Being profitable making cheese, let alone breaking even, is no easy task. Especially when you’re small.
Audrey Hitchcock of Ramini Mozzarella has had even more to contend with.
Following her degree in Architecture she designed houses in the Bay Area for nearly two decades. But she’s a farming and cheesemaking newbie. Her husband Craig Ramini, who started and ran Ramini Mozzarella, passed away suddenly after a battle with cancer less than two years ago. Until then, her full time design career helped support Craig’s dream to make fresh buffalo mozzarella with water buffalo milk. Buffalo Milk Mozzarella is a rare and difficult product to make for many reasons and RaminiMozzarella is one of two or three U.S. creameries making buffalo mozzarella.
Left with dealing with her grief and a herd of buffalo that she’d fallen in love with – each named after a rock star – she put her design business on hold and devoted herself to the farm to keep the dream they shared alive.
She now works 15-hour days, caring for the animals, making cheese and delivering it to the handful of restaurant customers who covet the rare product.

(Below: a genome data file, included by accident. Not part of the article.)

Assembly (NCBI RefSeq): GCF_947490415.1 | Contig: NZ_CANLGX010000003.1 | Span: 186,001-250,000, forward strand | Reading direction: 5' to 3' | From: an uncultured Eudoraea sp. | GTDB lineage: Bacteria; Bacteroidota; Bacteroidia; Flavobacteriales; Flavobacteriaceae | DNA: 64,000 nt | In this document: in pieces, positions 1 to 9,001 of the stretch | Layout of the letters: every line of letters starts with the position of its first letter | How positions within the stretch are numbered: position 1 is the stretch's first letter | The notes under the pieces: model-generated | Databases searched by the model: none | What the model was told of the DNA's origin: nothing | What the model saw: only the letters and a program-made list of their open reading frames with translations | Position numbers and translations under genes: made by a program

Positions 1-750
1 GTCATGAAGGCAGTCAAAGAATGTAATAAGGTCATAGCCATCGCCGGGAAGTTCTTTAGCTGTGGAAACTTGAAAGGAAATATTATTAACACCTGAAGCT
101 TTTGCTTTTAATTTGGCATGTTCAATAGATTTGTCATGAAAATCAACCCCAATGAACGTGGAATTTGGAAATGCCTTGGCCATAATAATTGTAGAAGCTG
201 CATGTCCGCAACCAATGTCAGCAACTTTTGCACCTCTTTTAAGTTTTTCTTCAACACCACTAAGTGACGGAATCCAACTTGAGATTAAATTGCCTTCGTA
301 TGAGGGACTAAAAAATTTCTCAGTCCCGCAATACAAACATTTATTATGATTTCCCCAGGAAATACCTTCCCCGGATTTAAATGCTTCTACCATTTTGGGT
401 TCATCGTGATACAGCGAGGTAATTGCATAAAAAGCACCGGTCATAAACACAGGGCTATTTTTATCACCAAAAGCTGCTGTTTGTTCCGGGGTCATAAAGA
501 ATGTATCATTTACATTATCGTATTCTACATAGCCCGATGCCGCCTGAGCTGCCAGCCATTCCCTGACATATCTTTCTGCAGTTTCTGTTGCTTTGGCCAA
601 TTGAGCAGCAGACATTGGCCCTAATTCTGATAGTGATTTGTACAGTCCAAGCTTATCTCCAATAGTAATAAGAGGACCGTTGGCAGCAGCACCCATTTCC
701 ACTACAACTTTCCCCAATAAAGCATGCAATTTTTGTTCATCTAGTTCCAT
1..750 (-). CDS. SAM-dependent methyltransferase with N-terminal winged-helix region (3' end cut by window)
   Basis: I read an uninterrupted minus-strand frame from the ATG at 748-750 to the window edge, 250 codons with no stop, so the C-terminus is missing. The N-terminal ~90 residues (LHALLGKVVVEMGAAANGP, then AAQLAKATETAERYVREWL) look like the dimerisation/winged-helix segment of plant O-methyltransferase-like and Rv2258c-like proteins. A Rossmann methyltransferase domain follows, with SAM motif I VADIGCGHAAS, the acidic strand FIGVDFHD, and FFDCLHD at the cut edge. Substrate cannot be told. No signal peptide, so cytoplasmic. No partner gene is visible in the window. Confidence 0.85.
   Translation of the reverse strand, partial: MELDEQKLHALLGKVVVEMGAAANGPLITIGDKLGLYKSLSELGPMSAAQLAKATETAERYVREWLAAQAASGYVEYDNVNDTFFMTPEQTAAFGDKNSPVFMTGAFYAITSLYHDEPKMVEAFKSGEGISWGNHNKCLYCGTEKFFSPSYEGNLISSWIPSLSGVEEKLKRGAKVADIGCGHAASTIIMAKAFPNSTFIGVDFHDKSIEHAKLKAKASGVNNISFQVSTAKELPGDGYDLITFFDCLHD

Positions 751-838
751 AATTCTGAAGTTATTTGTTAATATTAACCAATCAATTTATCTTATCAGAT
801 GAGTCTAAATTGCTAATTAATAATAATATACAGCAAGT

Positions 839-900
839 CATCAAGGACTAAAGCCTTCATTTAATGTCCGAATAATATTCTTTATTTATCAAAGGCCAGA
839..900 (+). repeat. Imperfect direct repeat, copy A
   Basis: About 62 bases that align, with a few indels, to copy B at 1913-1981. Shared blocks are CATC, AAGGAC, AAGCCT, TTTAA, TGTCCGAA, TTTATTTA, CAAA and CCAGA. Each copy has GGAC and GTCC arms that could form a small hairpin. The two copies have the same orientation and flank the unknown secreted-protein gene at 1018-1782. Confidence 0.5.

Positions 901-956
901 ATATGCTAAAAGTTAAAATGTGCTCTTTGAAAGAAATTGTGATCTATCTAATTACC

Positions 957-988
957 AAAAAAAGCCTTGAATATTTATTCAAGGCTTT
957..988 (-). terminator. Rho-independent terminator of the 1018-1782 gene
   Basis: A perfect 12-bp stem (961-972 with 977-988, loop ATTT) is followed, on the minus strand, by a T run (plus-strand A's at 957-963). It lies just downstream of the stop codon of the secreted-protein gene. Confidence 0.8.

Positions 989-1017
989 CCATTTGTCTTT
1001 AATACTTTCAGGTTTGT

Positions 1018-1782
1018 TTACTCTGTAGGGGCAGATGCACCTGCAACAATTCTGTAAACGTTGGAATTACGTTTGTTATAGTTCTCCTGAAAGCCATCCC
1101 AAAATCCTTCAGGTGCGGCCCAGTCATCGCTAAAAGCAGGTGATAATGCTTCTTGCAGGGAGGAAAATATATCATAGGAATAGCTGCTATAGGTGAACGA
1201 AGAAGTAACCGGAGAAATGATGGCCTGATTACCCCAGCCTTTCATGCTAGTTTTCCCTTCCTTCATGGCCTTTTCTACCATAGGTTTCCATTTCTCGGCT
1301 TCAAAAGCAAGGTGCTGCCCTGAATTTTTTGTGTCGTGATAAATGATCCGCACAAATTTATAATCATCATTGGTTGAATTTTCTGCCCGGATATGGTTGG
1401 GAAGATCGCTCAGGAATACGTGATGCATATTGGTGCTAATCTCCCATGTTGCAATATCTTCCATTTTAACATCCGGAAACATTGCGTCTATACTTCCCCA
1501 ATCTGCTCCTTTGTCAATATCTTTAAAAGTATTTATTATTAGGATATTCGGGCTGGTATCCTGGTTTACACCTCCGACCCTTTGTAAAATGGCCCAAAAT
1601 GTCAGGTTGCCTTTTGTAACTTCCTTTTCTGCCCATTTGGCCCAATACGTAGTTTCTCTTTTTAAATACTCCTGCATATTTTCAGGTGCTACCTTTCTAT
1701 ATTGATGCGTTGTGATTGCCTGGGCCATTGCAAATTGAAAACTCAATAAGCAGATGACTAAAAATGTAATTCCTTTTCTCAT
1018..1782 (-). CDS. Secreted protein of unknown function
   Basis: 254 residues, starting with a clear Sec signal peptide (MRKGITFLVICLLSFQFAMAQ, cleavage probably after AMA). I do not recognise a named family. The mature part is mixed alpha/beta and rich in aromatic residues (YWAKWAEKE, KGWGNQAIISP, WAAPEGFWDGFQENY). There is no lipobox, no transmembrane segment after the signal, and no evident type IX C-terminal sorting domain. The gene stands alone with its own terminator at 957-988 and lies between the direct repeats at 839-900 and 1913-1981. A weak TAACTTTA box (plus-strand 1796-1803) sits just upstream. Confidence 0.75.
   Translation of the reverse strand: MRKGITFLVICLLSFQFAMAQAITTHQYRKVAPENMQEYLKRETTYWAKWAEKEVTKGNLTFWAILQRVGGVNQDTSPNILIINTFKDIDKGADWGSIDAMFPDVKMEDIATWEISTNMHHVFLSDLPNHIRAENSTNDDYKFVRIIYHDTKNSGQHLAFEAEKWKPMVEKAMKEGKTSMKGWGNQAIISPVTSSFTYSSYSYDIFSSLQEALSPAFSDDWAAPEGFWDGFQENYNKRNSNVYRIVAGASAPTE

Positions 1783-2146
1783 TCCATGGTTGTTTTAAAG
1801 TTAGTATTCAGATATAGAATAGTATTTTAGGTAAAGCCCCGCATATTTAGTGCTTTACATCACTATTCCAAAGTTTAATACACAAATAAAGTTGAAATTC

She’s an energetic and determined force. She’s making a cheese which is known to be one of the most difficult to properly craft. Crazy as it sounds, she told me that until six months ago, she’d never been on another farm.
Audrey is charming and honest in the spectacular tour that she gives of the 25- acre farm she’s rented which is just a mile or so from the small town of Tomales (an hour north of the Golden Gate Bridge). During the tour, she relays the journey of the creation of Ramini and the struggles of running the business. She explains how she keeps the calves with their mothers, a rarity when it comes to a milking herd. She’s figured out how to get the animals, who can be on the stubborn side, into the barns to be milked.
These water buffalo produce one-two gallons of milk a day, a fraction of a cow’s supply. However, this milk has more fat and less cholesterol than cows milk, 11% more protein, 37% more iron and 9% more calcium.
On the tour, everyone gets to see the animals and the barn. You’ll get a generous taste of the mozzarella and can buy some on the way out. You’re free to bring your own picnic to eat within view of buffaloes Janis Joplin and Linda Ronstadt. The highlght of the tour is when she gives everyone a wire brush to massage the animal’s backs until they curl their tails in pleasure and collapse on the ground in pure happiness.
Book a Saturday tour that starts at 2pm or request a private tour by emailing firstname.lastname@example.org.